FINA World Championships, Swimming: A Date With History for Sun Yang?

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Column by John Lohn, Swimming World senior writer

SHANGHAI, China, July 30. THIS 14th edition of the World Championships will come to a close tomorrow night with seven finals. None, however, will be as anticipated by the home crowd as the men's 1500 freestyle, featuring China's Sun Yang. Every time he enters the water, the fans at the Oriental Sports Center's Indoor Stadium go into a frenzied state.

Only 19 years old, Sun has emerged as one of the elite distance freestylers in the world. Already at these championships, he has won the gold medal in the 800 free and earned the silver medal in the 400 free, behind South Korea's Tae Hwan Park. For good measure, Sun anchored China to the bronze medal in the 800 free relay. So loud was the venue for Sun's finish, one would have thought the Chinese earned gold.

When the 2012 Olympics in London roll around in just under a year, it is hard to imagine anyone other than Sun being the favorite in the 1500 freestyle, the event formerly under the ownership of Australia and the likes of Kieren Perkins and Grant Hackett. If Sun does what some believe him capable of on the final night of action, he'll become the heavy favorite for gold.

In the prelims of the metric mile, Sun cruised to a time of 14:48.13 and the top seed for the championship final. Next up is the push for another title and the historic world record of Grant Hackett, who clocked 14:34.56 for the global standard at the 2001 World Championships in Fukuoka, Japan. That standard is the only men's record to survive the high-tech suits that were banned from the sport at the beginning of 2010.

Unless Missy Franklin continues her meteoric rise and breaks the world mark in the 200 backstroke, Sun is probably the last chance for a second world record at this meet, complementing the standard set by Ryan Lochte in the 200 individual medley. Sun has been close to Hackett's record before, going 14:35.43 to win gold at the Asian Games in 2010. Making the storyline even better for the final is the fact that Sun is coached by Hackett's former mentor, Australian Denis Cotterell.

Featuring a perfect build and the deadly combination of endurance and speed, Sun has a chance to become an iconic performer in his events. What better place to establish that identity than in front of the home crowd.

**Try this on for size: Dave Salo, the man in charge of the talent at Trojan Swim Club, could put three athletes on the podium in the 50 breaststroke. After the preliminaries, Salo's trio of Jessica Hardy, Rebecca Soni and Yuliya Efimova occupy the top-three positions in qualifying. And, they will be favored to walk away with the hardware.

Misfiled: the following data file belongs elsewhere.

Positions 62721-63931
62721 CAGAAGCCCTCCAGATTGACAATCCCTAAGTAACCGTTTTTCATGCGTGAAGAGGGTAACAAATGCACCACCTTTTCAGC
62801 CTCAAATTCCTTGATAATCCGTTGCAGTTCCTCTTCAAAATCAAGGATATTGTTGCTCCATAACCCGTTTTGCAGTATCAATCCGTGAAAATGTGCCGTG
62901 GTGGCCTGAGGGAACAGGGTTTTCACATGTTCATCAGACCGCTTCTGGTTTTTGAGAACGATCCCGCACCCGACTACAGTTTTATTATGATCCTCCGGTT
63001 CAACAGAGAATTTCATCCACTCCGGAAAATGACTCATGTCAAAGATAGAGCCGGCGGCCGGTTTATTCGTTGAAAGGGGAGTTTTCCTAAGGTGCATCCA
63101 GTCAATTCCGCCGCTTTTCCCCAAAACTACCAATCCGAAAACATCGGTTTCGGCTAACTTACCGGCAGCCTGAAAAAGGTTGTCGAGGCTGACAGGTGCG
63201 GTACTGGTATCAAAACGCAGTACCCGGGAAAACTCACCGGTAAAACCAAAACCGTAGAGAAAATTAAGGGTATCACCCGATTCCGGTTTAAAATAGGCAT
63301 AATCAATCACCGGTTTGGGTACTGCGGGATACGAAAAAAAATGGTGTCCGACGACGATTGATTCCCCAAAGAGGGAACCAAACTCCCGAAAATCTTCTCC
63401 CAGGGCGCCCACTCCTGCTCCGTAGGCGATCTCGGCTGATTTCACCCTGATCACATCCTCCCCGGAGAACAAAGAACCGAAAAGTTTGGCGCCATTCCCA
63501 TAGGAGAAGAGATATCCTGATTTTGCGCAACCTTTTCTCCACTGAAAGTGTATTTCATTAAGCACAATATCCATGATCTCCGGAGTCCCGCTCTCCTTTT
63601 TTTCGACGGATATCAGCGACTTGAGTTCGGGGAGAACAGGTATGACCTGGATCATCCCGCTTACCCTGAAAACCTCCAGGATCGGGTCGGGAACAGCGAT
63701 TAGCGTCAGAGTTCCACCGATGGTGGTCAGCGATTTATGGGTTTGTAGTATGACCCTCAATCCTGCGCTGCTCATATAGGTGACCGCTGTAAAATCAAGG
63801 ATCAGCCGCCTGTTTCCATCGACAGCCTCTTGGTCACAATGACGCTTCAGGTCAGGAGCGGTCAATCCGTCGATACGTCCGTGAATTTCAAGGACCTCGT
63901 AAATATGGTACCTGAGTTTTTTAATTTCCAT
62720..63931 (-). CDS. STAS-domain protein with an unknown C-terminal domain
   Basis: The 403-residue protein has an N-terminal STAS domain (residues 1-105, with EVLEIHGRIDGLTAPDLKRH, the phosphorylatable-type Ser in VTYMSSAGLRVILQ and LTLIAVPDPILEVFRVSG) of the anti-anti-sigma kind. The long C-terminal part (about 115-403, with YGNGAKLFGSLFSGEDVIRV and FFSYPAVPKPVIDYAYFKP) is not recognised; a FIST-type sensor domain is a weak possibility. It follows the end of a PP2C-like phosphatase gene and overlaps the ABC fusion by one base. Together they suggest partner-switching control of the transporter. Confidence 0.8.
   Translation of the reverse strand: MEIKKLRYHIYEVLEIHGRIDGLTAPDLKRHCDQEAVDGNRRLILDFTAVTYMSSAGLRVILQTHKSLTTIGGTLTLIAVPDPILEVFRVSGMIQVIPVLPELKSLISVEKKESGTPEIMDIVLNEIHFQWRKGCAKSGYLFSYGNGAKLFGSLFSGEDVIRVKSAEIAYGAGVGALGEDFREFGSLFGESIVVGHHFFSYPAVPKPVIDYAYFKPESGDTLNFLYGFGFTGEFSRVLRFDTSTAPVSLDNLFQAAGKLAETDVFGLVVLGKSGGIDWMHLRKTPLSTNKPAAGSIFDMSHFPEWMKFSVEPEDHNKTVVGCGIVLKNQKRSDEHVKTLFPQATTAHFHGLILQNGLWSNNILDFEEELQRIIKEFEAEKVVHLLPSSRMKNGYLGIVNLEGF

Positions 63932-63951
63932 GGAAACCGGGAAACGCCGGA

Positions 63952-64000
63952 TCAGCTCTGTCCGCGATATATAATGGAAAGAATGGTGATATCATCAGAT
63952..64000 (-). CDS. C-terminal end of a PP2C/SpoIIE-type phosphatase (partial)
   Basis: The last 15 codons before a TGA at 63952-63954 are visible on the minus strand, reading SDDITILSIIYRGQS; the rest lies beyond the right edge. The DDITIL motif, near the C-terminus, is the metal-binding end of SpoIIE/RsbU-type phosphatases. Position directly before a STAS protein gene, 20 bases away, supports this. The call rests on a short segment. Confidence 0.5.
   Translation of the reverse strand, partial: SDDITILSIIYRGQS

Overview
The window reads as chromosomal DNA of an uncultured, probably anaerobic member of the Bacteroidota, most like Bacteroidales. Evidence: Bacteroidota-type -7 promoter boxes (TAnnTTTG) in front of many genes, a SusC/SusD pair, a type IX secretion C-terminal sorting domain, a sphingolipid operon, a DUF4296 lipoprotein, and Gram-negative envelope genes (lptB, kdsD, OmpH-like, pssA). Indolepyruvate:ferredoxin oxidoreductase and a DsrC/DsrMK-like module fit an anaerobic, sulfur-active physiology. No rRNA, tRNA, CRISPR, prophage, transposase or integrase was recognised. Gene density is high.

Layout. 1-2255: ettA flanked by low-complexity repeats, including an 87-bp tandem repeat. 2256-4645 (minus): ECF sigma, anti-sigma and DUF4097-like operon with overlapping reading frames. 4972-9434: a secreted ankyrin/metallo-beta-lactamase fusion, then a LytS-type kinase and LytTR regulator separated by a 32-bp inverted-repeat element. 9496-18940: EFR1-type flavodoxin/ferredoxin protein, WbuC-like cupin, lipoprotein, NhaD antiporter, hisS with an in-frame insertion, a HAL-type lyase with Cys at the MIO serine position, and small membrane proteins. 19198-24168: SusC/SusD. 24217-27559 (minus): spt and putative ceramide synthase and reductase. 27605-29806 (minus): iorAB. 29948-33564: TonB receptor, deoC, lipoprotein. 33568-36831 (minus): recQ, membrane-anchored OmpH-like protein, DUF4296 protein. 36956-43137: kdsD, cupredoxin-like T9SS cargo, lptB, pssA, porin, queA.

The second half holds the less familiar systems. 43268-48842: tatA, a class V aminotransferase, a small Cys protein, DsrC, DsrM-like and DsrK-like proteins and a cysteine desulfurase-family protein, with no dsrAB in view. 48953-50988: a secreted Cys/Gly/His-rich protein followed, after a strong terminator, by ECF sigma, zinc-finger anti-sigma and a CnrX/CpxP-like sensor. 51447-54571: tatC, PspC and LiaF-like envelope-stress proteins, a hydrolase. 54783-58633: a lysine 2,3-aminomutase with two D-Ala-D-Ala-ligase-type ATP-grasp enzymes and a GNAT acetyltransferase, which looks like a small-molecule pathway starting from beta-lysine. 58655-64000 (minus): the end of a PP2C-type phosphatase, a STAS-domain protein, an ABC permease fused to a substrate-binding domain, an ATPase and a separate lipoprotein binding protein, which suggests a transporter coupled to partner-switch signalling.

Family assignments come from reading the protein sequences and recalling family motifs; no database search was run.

Speaking of Hardy, she pulled off an impressive double during the morning session. Racing the 50 freestyle to start the day, Hardy tied Sweden's Therese Alshammar for the top seed, thanks to a time of 24.82. Eleven minutes later, she was on the blocks for the 50 breast, where she checked in with a time of 30.20, a half-second clear of the 30.72 efforts supplied by Soni and Efimova.

Soni is looking for a sweep of the breaststroke events, having already blistered the opposition in the 100 and 200 distances. This will easily be the most difficult event for Soni to win due to Hardy's sheer sprint speed.

**Question of the Morning: In the final of the 200 backstroke, will 16-year-old Missy Franklin treat the crowd to a world record, breaking the mark of 2:04.81 held by Zimbabwe's Kirsty Coventry?

**The United States has some options for its makeup of the women's 400 medley relay for the championship final. While Rebecca Soni and Dana Vollmer are locked into the middle legs, the coaching staff could go with Missy Franklin on the backstroke and Natalie Coughlin on the freestyle anchor leg. Or, the American squad could have Coughlin leading off, as she has in international competition for a decade, with Franklin bringing the squad home.

**Today is the only day of the competition in which Ryan Lochte is idle, his schedule free of any individual events or relays. The man who has already won four gold medals – three individually – will return to the water on the final day for the preliminaries of the 400 individual medley. Lochte is the defending world champion in the event.

**Defending Olympic champion Ous Mellouli, who was fourth in the 800 freestyle, failed to qualify for the final of the 1500 free. Mellouli had an exceptional performance at the World Short Course Championships at the end of last year, but has struggled in Shanghai. He was also seventh in the 400 free.

Follow John Lohn on Twitter: @JohnLohn

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